By JASON LAUGHLIN
If sentenced to death, Rabbi Fred J. Neulander would begin his life on death row almost immediately, moving from a Freehold courthouse to Trenton State Prison.
There, his new home would be a 6-foot-by-12-foot cinder- block cell. His indoor recreation area would be what amounts to a large cage. He would see relatives only through a glass partition. And his social contacts would be the other 14 killers on death row.
New Jersey hasn't executed anyone since the state reinstated the death penalty in 1982, in part because of a system that affords prisoners many appeals and a liberal judiciary. The last execution was in 1963.
But waiting on death row is severe punishment itself: If sentenced to death by lethal injection, Neulander would live a mostly solitary existence in a wing where freedoms are few and routines more tightly regulated than in the general prison population.
Inmates in the Capital Sentence Unit on the prison's second floor, have no contact with other prisoners. They have their own outdoor recreation space, showers, and a cart bearing library books. The prison's general population can visit the library, spend extended hours outside and work. The inmates on death row are allowed none of these privileges.
Prison officials provided the following description of life in the Capital Sentence Unit:
Inmates are awakened at 6:30 a.m. and eat breakfast in their cells, where they also have their lunch and dinner. Meals are served on plastic plates and eaten with plastic utensils.
Personal decorations are not allowed in the cells. Metal bars are not used; the doors and walls are solid, and there is only one 2-by-3-foot window in each.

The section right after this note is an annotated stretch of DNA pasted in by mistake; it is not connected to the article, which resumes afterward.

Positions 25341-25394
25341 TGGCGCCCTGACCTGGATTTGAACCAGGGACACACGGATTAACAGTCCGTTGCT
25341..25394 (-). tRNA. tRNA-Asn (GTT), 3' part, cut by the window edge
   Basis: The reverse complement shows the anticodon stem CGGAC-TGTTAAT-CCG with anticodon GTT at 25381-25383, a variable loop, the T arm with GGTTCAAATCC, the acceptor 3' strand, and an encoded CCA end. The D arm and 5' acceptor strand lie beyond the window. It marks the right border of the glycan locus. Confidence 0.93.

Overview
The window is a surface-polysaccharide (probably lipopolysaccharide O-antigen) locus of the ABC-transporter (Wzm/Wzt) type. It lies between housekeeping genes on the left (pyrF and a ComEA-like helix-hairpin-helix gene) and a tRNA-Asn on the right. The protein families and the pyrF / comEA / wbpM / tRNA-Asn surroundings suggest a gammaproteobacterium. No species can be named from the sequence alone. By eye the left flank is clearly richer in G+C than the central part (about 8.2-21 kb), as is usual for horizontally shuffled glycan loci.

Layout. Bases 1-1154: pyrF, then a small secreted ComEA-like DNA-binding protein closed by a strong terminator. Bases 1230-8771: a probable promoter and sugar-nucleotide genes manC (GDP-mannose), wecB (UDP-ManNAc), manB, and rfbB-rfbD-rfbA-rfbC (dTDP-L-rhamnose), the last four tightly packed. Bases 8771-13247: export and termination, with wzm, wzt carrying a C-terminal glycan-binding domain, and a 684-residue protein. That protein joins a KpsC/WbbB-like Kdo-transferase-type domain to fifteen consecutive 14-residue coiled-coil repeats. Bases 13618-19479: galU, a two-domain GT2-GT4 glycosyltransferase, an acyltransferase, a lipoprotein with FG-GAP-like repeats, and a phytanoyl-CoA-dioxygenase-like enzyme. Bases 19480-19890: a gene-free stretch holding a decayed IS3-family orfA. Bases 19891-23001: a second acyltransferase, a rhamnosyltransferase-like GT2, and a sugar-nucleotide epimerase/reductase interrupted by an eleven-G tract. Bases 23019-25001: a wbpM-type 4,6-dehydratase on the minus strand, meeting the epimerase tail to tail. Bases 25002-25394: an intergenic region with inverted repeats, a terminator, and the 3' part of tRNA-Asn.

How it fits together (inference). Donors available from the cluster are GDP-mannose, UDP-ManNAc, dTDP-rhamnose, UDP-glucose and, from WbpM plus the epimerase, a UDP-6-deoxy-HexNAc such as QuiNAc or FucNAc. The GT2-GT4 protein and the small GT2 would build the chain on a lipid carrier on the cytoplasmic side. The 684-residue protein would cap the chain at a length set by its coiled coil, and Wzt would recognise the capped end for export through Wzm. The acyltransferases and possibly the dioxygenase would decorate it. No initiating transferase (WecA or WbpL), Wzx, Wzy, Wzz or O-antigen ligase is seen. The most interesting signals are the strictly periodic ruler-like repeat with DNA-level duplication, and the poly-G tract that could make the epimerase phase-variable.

Each cell has a bed, steel sink and wall-mounted toilet. The only other furnishing is a table affixed to the wall.
The cinder-block walls are painted blue, white or gray. The floors are cement.
Inmates are allowed televisions, radios and an ice chest. They wear khaki pants with an elastic drawstring with a matching shirt or a T-shirt. The only personal effects allowed are watches and religious medals.
By 8:30 a.m., inmates are allowed to spend time in the recreation module. This is a cage without walls where inmates can play cards or do puzzles, but only two or three at a time. Inmates can visit the caged area during three other 90-minute increments during the day.
Every other day inmates can go outside for two hours. Again, only three inmates are allowed out of their cells at a time. The outdoor area, nestled deep within the walls of the prison, has a basketball court. The prisoners are not given access to weight-lifting equipment.
Lunch is served at 11 a.m. and dinner between 4 and 4:30 p. m. Inmates are allowed 15-minute showers each afternoon.
Inmates are locked in at 9 p.m., but they can leave their cell's florescent lights on as long as they want.
One day's routine is identical to the next. Only Fridays offer a change of pace. That day, inmates are required to clean their cells.
Communication with anyone other than their lawyers is severely limited. Inmates must sign up for the single phone designated for personal use, and calls can last only 20 minutes.
An inmate can have no more than two visits a month from immediate relatives. Visits are limited to one hour.
The only people inmates can meet without the glass partition are other inmates, prison personnel, clergy and lawyers.
When a death row inmate leaves the unit for any reason, he must wear both handcuffs and leg irons.
Neulander, who was once senior rabbi at Cherry Hill's Congregation M'kor Shalom, could request meetings with clergy. The prison chaplain also makes periodic visits. These visits would also take place in his cell.
Death row facts
-- Actual name: Capital Sentence Unit
-- Location: Trenton State Prison
-- Current occupants: 14
-- Longest tenure: Marko Bey, arrived 1983
-- Wake-up: 6:30 a.m.
-- Lights out: No official time
-- Non-attorney visits: two a month, no contact
-- Meals served: in cells
-- Indoor recreation area: caged space
-- Trips outside unit: handcuffs, leg irons required
Reach Jason Laughlin at (856) 486-2476 or firstname.lastname@example.org